Electronic Theses and Dissertations

Date of Award

2013

Document Type

Dissertation

Degree Name

M.S. in Biological Science

Department

Biology

First Advisor

Richard Buchholz

Second Advisor

Jason Hoeksema

Third Advisor

Paul K. Lago

Relational Format

dissertation/thesis

Abstract

Animal mating systems are often characterized by intense competition for mates and resources. Despite how common this conflict is, mating systems exist in which some adult males of breeding age seem to not participate. These apathetic males may be exhibiting alternative reproductive strategies, or simply delaying maturation to conserve resources for future breeding attempts. In populations of the poorly studied, near-threatened Ocellated Turkey (Meleagris ocellata), males have been reported to be either "breeding" or "non-breeding," apparently irrespective of age, although empirical data are scarce. This thesis has three main objectives for establishing a better understanding of the Ocellated Turkey's mating system. The first objective is to create an ethogram of Ocellated Turkey mating behavior to facilitate comparisons between studies and with its well-studied congener, the Wild Turkey (Meleagris gallopavo). The second goal is to use behavioral data, along with measures of individual condition, to investigate the existence of dichotomous male strategies and correlates of female preference for males. The final aim is to investigate the effects of inadvertent human disturbance on the mating system of the Ocellated Turkey, in addition to the fitness of wildlife in general. In the present study, I create the first formal ethogram of Ocellated Turkey action patterns, using behavioral data from turkeys in Orange Walk District, Belize. Behavioral data were used, along with measures of sexual ornamentation and parasite load, to investigate the veracity of multiple male reproductive strategies existing, and also to uncover which behaviors and morphological characteristics of males are attractive to females in this species. I report that, despite a small sample size, there is support for alternative reproductive tactics in the Ocellated Turkey. In addition, human disturbance seems to fundamentally alter the turkey's mating structure. A meta-analysis of recent studies addressing how inadvertent human disturbance affects wildlife is also included here, which suggests a negative impact of disturbance on the fitness of individual wildlife.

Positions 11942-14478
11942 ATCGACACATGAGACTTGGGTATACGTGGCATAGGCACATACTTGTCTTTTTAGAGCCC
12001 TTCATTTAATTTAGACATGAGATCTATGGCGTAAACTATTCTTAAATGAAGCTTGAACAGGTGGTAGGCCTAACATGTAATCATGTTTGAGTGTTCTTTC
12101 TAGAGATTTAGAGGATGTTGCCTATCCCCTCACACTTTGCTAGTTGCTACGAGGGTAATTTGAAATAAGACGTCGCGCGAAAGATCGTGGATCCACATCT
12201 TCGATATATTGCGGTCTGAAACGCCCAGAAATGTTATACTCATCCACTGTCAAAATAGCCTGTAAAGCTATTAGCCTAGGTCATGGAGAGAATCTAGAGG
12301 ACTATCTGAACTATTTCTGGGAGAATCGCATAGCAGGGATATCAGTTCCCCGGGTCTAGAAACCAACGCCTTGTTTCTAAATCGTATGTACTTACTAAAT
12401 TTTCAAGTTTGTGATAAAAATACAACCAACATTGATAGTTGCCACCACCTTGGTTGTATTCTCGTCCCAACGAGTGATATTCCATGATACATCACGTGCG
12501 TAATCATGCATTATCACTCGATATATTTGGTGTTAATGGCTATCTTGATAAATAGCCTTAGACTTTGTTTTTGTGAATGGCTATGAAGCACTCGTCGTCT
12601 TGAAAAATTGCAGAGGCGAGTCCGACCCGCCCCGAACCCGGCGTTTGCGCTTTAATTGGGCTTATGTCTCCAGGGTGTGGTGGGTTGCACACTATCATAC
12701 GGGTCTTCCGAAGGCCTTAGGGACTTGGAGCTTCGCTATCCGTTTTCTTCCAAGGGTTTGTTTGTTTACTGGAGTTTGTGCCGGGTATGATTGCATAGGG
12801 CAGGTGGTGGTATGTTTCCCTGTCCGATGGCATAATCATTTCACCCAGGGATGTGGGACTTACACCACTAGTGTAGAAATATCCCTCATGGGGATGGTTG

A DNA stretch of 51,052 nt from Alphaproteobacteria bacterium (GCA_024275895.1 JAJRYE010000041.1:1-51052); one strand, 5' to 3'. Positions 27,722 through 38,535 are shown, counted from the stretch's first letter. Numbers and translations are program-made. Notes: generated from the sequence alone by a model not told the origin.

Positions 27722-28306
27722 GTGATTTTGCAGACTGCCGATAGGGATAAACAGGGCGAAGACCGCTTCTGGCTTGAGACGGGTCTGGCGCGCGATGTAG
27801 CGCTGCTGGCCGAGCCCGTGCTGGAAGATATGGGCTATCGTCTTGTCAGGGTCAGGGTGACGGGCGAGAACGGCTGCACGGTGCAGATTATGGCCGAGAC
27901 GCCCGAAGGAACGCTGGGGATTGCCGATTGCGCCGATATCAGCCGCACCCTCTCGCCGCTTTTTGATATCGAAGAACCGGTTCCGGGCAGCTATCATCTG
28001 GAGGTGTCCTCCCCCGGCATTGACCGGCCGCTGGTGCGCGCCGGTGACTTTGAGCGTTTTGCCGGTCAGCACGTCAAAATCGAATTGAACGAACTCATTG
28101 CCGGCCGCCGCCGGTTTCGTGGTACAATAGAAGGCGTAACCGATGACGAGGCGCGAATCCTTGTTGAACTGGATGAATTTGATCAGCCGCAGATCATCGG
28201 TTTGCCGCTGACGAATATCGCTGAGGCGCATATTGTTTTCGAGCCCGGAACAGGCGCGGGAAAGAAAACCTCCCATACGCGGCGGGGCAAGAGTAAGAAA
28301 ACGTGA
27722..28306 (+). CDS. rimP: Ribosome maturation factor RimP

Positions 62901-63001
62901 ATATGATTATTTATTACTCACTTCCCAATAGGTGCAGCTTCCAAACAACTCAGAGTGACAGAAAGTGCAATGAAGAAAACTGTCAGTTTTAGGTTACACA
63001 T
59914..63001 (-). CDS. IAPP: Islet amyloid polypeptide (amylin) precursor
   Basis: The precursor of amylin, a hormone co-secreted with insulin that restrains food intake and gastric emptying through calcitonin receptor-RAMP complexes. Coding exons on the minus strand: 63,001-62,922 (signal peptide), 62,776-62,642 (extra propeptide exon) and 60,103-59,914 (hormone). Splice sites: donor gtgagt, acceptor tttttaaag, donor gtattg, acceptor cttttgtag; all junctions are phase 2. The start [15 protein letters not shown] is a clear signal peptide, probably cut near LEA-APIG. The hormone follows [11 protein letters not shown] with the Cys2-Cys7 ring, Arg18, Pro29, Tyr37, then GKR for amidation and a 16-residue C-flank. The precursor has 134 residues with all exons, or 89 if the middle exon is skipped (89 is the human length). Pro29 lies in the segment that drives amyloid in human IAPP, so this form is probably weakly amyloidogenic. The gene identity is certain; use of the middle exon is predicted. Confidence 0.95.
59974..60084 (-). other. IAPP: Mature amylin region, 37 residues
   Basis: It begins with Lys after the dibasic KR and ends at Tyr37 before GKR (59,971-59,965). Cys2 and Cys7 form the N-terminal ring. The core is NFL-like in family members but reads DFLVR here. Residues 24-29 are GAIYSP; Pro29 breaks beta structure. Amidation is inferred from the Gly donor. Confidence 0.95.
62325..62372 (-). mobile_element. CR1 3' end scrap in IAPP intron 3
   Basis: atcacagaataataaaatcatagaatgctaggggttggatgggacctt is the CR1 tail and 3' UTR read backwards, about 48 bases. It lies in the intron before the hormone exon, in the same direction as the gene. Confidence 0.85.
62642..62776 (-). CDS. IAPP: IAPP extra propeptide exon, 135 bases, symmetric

Included in

Biology Commons

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